What? When? How?

By Jim Glennon  |   Mar 18, 2020

The Difficult and Critical Decisions we Face During this Crisis 

On Feb. 27, firefighters in Rocklin, CA, a suburb of Sacramento, responded to a call to help a person who had fallen. During their contact, the patient coughed on the firefighters. Days later, that patient tested positive for coronavirus and three of the responders subsequently had to be quarantined for 14 days.

At that time the police, other first responders, and everyone else were well aware of the coronavirus. Yet the firefighters weren’t wearing special protective equipment. Why? Was the chief shortsighted?  Was he indifferent to the risks of the virus?  Did he not care about his own personnel?

Well, as I see it the answer to those three questions is a resounding NO, and I don’t even know the chief.

Of course, he wasn’t indifferent, shortsighted or uncaring.  He probably cares a lot.  But this fire chief, as well as police chiefs, sheriffs and other first responder leaders nationwide collectively find themselves in a hell of a tough spot.

What? When? How?

Those are the extremely tough questions leaders face during this unprecedented crisis.  And it is a crisis, the likes of which we’ve never experienced before and one that was, quite frankly, difficult to thoroughly prepare for.

When Chief Hack was asked to share any hindsight thoughts he might have about his decision to allow his crew to go out unprotected and then to quarantine them he responded, “You don’t want to jump the gun too soon because there’s a cost to it, both in equipment and creating panic.” He said they had expected the virus to pop up somewhere else in the state first. “Little did we know we’d be the first agency to have this happen.”

Our country finds itself divided; politically, spiritually, ideologically, you name it. I mean, I’m from Chicago and the oldest of nine and my siblings battle about the Cubs and Sox for crying out loud. I have six kids and you can see and feel the divide among us when it comes to politics and government involvement in our lives.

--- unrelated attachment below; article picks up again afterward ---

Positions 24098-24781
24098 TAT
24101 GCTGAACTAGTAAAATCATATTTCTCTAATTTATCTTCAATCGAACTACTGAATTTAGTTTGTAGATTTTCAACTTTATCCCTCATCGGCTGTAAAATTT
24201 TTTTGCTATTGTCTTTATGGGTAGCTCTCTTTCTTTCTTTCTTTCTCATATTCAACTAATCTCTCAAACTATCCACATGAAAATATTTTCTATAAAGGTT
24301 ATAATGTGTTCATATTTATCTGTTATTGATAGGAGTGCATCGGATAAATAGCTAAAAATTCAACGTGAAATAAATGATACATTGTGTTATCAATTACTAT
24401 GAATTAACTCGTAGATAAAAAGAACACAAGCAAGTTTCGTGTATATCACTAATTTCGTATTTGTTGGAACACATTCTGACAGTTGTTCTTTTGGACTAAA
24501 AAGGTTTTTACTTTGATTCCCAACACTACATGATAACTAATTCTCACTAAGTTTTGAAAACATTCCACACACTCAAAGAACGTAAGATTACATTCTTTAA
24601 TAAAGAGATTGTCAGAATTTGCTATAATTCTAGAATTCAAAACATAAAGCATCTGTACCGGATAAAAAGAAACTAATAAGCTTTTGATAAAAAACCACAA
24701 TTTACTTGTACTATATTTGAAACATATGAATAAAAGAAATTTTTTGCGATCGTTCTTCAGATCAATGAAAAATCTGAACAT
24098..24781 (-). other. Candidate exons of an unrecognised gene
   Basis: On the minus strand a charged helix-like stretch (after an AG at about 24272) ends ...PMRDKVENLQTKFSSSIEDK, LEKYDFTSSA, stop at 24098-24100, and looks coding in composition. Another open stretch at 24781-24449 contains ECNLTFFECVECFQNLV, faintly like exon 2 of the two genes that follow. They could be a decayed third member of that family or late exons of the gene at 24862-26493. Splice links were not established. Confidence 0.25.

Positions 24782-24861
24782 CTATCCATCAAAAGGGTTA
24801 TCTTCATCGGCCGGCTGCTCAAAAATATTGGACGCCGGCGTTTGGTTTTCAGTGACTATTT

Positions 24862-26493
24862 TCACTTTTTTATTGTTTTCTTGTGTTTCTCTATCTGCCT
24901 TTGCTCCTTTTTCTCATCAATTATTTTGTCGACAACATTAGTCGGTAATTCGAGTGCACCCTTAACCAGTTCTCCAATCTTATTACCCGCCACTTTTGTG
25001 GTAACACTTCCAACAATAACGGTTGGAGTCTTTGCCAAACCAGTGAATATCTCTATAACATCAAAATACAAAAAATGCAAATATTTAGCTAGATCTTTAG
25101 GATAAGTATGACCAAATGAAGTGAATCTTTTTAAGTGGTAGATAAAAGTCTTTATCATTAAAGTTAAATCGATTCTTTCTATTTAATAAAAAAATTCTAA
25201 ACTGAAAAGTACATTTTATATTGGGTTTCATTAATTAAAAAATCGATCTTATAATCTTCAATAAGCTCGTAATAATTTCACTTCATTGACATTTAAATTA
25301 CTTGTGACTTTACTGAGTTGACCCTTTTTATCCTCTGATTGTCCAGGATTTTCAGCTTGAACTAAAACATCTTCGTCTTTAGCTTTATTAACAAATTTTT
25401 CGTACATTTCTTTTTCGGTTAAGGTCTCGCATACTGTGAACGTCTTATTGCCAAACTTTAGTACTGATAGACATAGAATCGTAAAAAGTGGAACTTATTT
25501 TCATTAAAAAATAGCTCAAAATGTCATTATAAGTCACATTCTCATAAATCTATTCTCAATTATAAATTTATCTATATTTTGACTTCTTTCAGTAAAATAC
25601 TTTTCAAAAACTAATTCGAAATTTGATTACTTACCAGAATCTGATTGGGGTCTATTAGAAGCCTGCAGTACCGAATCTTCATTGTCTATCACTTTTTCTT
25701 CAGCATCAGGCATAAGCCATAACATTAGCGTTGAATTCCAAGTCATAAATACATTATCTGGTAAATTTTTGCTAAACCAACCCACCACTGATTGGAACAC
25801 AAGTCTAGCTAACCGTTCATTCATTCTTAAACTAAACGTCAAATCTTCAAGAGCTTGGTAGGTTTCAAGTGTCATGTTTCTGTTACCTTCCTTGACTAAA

From a political perspective, now is not the time for division, but some in power seem to see this crisis as an opportunity to maintain or gain power.  They should be ashamed.

But the divide I’m talking about found on both micro and macro levels involves everyone from the average citizen to our first responders and our top leadership: How to handle this crisis in real-time with a genuine concern for everyone’s health.

What to do, when to do it and how is a very real conundrum, especially for those in the first responder world. And as hard as I try, I can’t seem to find the ‘go-to’ expert.

As the coronavirus spreads, police officers find themselves in the crosshairs of the illness as well as those who evaluate their response to the fears of the community.

Officers are used to being second-guessed, but now is not the time to question motivations and disparage the talents and morals of those who purposely put themselves in vulnerable positions.

Chief Hack knew that if he launched overt and aggressive safety measures early if he was proactive and clairvoyant, it still wouldn’t have been the perfect response.  Using up valuable and limited resources too early, prior to the actual outbreak, would have been seen at the moment – and in hindsight – as wasteful and irresponsible.

Police officers move to the danger. They try to prepare and be proactive as best they can. But it isn’t that easy.

What to do, when to do it, and how?

Calibre Press’s instructor team includes several chiefs and I can tell you that they are consumed with concern for their personnel as well as the communities they serve.  They are exceptional leaders who are experienced and smart. But each of them will tell you there is some level of crap-shooting in this environment.

And every moment it gets worse.